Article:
The easy case: One sender, two receivers – mono in, stereo IR, stereo out
To get stereo audio, you need two IRs, or an IR with two channels, which must be recorded with a stereo microphone or two mono microphones placed at a suitable distance. Both IRs / both channels have to be recorded in one go, as even small delay and phase differences are essential for a correct stereo experience. Most IRs that you can find in the web are stereo sound files.
Still this is for only one location of the sound source, and it is not for two listeners at independent locations in the room, but for the two ears of one listener at their slightly different positions in space:
If you would like to simulate the experience of a listener at a different hearing position, then you need a different pair of mono IRs / a different stereo IR.
Practically, the mono input signal is convolved with the left IR to give the left part of the stereo output, and it is convolved with the right IR to give the right part of the stereo output. In other words, these are two instances of the "base" case, one for each ear.
The ideal case: n senders, two receivers – mono in, n stereo IRs, stereo out
Now assume that you have several senders, for example the musicians in an orchestra. This gives n mono input signals, and for a faithful reproduction you need n IRs. The IR for musician x must be created by emitting the impulse at the location of x and recording the IR at the location of the (still one) listener.
If you would like to simulate the experience of a listener at a different hearing position, then you need a different pair of n mono IRs / different n stereo IRs.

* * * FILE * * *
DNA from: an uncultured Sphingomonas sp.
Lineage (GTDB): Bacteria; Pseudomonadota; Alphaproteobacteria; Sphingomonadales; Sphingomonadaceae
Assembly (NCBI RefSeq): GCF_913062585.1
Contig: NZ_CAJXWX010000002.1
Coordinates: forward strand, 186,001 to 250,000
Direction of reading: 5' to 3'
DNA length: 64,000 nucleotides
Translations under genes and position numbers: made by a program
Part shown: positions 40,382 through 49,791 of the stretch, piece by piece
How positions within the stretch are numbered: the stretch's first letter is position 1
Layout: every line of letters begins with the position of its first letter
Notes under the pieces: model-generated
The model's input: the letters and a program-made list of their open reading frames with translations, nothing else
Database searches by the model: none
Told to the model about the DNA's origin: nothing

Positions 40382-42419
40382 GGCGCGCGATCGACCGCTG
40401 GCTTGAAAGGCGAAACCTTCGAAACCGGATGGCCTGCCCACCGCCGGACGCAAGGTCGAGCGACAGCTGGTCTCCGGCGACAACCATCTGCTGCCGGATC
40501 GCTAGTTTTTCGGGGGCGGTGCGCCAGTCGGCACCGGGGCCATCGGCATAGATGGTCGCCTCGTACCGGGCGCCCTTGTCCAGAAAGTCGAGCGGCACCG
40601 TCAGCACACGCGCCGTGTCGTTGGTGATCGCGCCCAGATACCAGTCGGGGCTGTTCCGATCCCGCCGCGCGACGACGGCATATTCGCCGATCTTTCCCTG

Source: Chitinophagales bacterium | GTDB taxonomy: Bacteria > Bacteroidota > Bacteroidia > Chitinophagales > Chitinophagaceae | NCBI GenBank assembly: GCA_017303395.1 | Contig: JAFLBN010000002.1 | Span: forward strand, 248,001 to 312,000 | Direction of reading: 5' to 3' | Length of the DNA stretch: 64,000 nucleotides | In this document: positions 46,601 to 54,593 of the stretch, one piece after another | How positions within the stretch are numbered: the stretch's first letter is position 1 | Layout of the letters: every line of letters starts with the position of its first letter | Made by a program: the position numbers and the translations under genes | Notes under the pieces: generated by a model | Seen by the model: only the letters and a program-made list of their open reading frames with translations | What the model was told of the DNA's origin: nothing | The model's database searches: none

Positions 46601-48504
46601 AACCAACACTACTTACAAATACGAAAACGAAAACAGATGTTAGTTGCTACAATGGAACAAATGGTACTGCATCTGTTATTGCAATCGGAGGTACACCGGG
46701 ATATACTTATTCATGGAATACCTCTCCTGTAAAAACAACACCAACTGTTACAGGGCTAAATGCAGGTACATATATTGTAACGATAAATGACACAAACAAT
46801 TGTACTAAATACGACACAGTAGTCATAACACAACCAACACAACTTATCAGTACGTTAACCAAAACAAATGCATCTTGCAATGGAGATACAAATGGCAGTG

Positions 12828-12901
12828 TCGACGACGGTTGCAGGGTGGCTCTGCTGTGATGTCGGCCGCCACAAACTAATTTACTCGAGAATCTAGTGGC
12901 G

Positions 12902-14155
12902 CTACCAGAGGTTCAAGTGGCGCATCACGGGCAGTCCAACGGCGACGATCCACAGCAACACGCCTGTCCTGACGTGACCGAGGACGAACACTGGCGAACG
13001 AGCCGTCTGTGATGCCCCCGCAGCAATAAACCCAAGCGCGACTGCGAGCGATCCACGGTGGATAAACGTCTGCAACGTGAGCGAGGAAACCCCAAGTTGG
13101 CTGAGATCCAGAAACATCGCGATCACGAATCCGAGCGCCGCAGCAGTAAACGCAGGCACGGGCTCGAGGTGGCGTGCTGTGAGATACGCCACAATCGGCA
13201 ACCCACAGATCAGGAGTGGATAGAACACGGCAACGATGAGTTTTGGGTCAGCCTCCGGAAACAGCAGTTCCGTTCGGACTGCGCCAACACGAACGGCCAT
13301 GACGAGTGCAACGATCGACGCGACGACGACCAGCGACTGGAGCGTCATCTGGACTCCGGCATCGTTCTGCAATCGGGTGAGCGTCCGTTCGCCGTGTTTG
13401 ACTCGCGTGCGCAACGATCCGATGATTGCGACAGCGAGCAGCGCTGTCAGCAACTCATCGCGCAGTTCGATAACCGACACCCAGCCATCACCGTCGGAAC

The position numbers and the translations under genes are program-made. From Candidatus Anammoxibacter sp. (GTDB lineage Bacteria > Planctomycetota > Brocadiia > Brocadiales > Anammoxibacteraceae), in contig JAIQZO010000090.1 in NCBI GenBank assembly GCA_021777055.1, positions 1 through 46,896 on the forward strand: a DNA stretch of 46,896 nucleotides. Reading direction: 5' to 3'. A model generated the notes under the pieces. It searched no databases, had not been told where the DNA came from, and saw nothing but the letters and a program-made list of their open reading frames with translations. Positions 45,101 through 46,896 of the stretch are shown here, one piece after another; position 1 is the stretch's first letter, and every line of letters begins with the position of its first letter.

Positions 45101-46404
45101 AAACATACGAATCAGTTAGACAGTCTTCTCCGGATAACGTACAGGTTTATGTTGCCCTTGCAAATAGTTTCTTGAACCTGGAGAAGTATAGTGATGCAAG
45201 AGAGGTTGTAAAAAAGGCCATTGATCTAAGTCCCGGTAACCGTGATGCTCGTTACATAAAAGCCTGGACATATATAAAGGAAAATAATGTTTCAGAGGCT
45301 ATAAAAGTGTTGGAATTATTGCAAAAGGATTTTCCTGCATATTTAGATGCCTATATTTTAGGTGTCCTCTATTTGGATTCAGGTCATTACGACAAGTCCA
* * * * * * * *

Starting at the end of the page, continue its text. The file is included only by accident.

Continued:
Practically, each mono input signal is convolved with the corresponding stereo IR, and the stereo results are added up to give the stereo output sum signal. This corresponds to n instances of the "easy" case, one for each sound source.
The real case: n senders, two receivers – mono in, not n stereo IRs, stereo out
In real life, you do not have n IRs. As stated, you would need an IR for each musician of an orchestra, and for a pipe organ you would have to record an IR for each of the pipes. And this is just for one listener position. Hence, it is not feasible to faithfully simulate the sound in these cases, at least not by the IR convolution method. Often you don't have n input signals anyway, but only a sum signal.
So what can be done? As explained above, in the "ideal" case you convolve a mono audio signal with a stereo IR to get a stereo signal. But if you handle the sound of an orchestra or a pipe organ that way, this would be as if the orchestra or organ sound would be rendered by a single loudspeaker in the room that belongs to the IR. There would be no spatial information corresponding to the various positions of the musicians or the organ pipes.
Luckily, most input signals are present in stereo. So, as a compromise, it is common to convolve the left input channel with the left IR and the right input channel with the right IR. There is no strict physical justification for this, and it does not give a faithful reproduction of the acoustical situation. However, it is a way to retain spatial information of the source signal while at the same time adding the characteristics of the room. The result is pleasing to the ear as it does not sound flat but spatial. Sometimes this is called "Parallel Stereo", see https://www.liquidsonics.com.